During my recent sabbatical I researched and wrote a paper on Faith Based Responses to Gun Violence. In this research I studied the gun industry, the media, the NRA, the culture of guns and the way in which faith communities can and should respond. Over the next several weeks, I want to share the fruits of my research in hopes that a greater awareness of the hideous and twisted nature of the gun industry and the havoc it wreaks may move us to more concerted action. In light of the violent flash mobs in Philadelphia and elsewhere, and the riots in London, not to mention the random gun violence plaguing our streets, this discussion and the need for action is as urgent as ever.
In this first segment, I set out my case (that will be developed further) that at its heart the struggle over gun policy in this country is a deeply spiritual issue.
While much of the discussion following the Giffords incident focused on the polarizing political rhetoric which may have influenced the shooter, Jared Loughner, few Democrats and no Republicans dared to speak up for greater regulations on the sale of handguns. As Dick Polman noted: “The [gun] issue is off the national agenda because Democrats have been rendered mute by their terror of the gun lobby” (Polman, 2011).
Why is there an apparent disconnect between vigorous efforts to limit regulations on handgun sales and the voluminous data showing the danger the presence of firearms presents citizens? Why do gun violence prevention groups have continued difficulty convincing the American public and political leaders of the need to pass laws limiting and regulating the sale of handguns? How have the pro-gun advocates been so successful at dividing the American public on this life and death issue?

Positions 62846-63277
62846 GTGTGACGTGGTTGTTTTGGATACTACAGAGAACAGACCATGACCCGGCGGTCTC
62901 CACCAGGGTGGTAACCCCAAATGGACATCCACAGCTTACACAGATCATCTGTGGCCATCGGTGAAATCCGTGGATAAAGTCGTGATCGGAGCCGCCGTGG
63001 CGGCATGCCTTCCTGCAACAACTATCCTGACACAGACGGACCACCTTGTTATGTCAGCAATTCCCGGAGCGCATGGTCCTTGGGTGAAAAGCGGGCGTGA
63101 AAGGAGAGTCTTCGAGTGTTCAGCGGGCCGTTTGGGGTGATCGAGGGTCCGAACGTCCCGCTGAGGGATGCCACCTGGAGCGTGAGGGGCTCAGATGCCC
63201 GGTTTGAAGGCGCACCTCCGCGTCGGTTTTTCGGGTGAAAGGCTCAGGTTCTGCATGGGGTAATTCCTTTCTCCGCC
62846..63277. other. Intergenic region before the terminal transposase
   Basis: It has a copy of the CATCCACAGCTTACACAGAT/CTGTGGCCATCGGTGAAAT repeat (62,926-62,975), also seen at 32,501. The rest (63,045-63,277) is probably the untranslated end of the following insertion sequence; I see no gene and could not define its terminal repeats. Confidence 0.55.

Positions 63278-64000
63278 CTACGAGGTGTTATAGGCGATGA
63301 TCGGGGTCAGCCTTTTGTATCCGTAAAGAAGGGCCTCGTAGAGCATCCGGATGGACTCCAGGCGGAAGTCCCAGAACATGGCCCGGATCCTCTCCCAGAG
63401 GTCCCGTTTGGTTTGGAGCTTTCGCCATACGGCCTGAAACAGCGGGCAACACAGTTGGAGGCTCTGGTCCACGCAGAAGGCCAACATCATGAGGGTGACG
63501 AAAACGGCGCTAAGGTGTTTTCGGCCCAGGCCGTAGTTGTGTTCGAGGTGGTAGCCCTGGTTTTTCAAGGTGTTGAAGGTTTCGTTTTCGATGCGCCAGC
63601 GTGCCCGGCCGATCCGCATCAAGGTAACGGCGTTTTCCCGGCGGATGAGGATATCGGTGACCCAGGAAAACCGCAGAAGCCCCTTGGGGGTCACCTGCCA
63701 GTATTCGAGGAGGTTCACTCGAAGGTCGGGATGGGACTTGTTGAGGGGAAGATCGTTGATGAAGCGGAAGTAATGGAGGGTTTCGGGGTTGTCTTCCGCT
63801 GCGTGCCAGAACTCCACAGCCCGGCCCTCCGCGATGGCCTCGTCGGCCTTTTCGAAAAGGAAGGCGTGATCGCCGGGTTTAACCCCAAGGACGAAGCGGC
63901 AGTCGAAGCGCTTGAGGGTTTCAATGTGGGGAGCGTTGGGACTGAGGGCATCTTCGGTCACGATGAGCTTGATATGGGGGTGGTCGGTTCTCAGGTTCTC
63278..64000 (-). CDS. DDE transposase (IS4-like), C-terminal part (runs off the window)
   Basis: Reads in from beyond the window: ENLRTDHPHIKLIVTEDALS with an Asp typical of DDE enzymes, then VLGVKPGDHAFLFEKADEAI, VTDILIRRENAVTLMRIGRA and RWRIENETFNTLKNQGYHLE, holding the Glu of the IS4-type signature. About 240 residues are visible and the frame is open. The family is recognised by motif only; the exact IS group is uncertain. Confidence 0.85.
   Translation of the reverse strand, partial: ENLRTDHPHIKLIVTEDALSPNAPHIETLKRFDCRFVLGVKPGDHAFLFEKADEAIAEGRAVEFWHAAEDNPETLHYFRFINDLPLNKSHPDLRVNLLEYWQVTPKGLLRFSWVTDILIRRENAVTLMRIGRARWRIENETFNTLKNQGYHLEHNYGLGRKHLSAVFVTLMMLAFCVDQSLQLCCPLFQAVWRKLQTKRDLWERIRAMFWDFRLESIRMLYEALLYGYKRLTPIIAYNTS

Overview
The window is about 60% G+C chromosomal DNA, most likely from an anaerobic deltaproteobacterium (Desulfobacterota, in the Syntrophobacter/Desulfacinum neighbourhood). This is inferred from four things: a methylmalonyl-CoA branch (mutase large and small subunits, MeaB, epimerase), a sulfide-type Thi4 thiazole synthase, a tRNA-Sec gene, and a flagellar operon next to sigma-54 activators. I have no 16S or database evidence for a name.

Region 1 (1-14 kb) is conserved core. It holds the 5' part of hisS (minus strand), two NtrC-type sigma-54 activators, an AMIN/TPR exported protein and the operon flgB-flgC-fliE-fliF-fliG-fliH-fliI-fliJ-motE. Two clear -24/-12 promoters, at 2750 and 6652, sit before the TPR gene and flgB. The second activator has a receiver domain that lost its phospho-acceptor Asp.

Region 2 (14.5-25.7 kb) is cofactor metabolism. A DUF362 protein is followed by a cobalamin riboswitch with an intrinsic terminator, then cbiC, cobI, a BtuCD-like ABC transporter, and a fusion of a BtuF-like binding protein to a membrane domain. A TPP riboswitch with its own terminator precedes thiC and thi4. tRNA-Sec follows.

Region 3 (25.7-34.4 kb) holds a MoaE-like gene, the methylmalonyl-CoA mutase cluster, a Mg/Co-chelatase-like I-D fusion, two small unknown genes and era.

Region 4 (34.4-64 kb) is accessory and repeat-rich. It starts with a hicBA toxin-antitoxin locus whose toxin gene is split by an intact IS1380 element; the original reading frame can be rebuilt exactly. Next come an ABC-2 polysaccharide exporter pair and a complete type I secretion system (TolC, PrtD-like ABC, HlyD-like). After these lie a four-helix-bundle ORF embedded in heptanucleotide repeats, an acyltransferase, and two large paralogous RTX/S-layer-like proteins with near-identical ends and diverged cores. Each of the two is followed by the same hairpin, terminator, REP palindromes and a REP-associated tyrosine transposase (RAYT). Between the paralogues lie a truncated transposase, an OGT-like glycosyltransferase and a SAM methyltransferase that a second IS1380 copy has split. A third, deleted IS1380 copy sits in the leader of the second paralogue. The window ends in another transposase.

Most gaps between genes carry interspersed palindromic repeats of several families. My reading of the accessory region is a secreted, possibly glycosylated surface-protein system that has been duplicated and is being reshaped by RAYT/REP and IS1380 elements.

Viewed through the lens of faith, the struggle over gun policy in this country is a deeply spiritual issue, reflecting what the apostle Paul called a battle against “principalities and powers” (Ephesians 6.12; Romans 8. 38). Even so the institutional church has been largely silent and inactive on this issue. However, Christians and people of other faith traditions have begun to challenge the gun industry, realizing they are uniquely equipped and called to work for common sense laws and policies regarding the sale and use of firearms.
Polman, D (2011, January 16). Talk about civility is fine, but where are the new calls for gun control? Philadelphia Inquirer, Section C, p. 1,6.July 5, 2010 at http://citypaper.net/print-article.php?aid-22345
WPVI-TV (2011, January 10). Three wounded by gunfire in Kensington. Retrieved 1/21/11 at http://abclocal.go.com/wpvi/story?section=news/crime&id=7889799